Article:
The vote in parliament took place the same day the surveillance video was released of the brutal beating by the police of Michel Zecler, a black music producer. The police booked Zecler for “violence against a public authority,” which, if successfully prosecuted, would have landed him in prison for many years. The three officers failed to notice the surveillance camera in Zecler’s professional premises, where the beating took place. The episode has proved severely embarrassing for Macron’s government. Although alive and safe, Michel Zecler could become the George Floyd of France. The law was already contested, but a massive protest on Saturday highlighted the symbolic importance of this incident. Others are likely to follow as the government hesitates on what tack to take.
Without the video, Zecler would have undergone the fate of so many other members of minorities harassed or brutalized by the authorities. The police officers claimed that he had assaulted them and attempted to seize their weapons. What judge or jury would believe Zecler’s word against theirs in a courtroom? Zecler has insisted on expressing his own respect for the police. He considers his attackers as three bad apples who do not represent the vast majority of law enforcement. What they do represent, however, is the workings of an arbitrary, racist and authoritarian system that Macron has chosen to reinforce and place beyond any criterion of accountability.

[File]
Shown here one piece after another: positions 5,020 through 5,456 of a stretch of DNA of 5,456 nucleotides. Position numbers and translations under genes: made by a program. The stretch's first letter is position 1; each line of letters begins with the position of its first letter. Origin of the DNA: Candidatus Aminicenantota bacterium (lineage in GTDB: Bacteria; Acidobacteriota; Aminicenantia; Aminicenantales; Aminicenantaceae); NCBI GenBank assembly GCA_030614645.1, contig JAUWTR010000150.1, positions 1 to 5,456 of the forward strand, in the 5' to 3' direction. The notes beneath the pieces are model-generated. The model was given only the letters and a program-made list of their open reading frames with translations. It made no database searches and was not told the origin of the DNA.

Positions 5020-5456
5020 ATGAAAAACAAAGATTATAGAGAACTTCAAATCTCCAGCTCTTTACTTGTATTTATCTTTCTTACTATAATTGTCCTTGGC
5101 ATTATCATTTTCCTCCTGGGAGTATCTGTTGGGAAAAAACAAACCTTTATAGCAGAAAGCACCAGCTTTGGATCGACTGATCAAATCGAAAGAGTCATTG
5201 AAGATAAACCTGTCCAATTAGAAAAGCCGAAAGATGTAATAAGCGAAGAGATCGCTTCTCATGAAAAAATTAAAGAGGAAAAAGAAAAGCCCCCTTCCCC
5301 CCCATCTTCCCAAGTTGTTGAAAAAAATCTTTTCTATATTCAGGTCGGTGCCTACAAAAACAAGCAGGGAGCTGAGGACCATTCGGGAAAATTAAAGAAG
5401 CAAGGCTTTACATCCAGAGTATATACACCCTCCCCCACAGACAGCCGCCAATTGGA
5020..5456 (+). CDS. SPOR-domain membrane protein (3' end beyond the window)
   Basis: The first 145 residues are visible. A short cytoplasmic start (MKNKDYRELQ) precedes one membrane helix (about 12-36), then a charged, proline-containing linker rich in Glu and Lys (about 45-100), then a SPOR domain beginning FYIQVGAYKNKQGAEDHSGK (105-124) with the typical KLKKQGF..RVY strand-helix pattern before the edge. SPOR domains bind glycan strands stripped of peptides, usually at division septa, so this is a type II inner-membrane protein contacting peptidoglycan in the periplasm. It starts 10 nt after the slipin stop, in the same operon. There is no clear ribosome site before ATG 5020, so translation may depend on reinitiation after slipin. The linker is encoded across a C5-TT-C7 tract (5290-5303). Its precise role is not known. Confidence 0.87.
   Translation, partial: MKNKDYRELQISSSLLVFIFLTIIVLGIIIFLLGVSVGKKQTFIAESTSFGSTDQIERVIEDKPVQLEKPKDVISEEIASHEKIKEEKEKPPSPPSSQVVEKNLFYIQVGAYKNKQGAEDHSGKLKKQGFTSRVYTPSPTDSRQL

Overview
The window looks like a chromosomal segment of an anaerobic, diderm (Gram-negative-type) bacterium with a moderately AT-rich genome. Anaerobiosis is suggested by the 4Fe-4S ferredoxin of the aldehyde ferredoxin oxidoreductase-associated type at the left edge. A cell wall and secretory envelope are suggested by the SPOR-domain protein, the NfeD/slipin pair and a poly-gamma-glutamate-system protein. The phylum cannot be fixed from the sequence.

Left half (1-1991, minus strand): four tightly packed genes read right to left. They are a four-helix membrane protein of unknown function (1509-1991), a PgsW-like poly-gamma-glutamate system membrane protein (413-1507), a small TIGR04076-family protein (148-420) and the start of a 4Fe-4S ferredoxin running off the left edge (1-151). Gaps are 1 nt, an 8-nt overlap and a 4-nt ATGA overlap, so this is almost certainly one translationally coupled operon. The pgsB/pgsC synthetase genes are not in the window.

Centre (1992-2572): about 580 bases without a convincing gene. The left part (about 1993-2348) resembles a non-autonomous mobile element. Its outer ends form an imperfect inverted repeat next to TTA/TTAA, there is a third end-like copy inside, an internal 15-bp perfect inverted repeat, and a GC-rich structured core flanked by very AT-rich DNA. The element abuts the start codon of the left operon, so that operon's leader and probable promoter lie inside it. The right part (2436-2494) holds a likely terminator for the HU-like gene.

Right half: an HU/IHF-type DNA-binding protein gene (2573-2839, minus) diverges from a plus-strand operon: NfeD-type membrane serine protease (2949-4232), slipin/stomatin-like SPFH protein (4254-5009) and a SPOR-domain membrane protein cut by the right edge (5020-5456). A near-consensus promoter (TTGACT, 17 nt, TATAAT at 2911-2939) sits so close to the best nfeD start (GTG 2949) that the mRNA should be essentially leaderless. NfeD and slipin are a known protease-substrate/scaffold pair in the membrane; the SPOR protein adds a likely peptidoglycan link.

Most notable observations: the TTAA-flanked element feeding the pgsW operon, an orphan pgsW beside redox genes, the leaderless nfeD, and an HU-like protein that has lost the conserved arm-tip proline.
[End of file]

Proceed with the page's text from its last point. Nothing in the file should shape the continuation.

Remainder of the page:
The government finds itself in a quandary that in some way resembles the comedy of the Keystone Kops. The right-wing interior minister, Gérald Darmanin, a J. Edgar Hoover-type personality whom Macron appointed to demonstrate his commitment to authoritarian rule, immediately dismissed any reconsideration of the law. Within an hour, Prime Minister Jean Castex contradicted him, asserting, as France 24 reported, “that the government would review the wording of a controversial draft law that would place restrictions on citizens filming the police and publishing the images.” Castex immediately promised to set up “a commission to rewrite the text.”
It didn’t take long for Macron’s own legislators who voted for the law to protest, calling the idea of appointing a commission to rewrite their law an insult. One complained of being treated like a “vulgar floorcloth” (serpillière), another like a doormat (paillasson). How embarrassing! The president had crafted the entire operation specifically for electoral purposes, following the results of private polling that showed a positive response to Macron’s promise to get tough on Muslims.
Macron’s minister of justice, Eric Dupond-Moretti, speaking to BFM-TV, dared to undermine Macron’s and Darmanin’s logic: “It’s out of the question to forbid journalists from filming and informing the public.” He called for “amending a number of the law’s provisions.”
Macron has been heralding the 18th-century Enlightenment as an export rivaling champagne, Bordeaux or foie gras. This tells us a lot about the political philosophy of a man whose career oddly parallels Donald Trump’s. For both men, the presidency is the first political office they have been elected to. Theoretically, that should be good for democracy in two nations that have suffered from the corruption associated with government by political professionals whose idea of governing amounts to playing off vested interests against one another.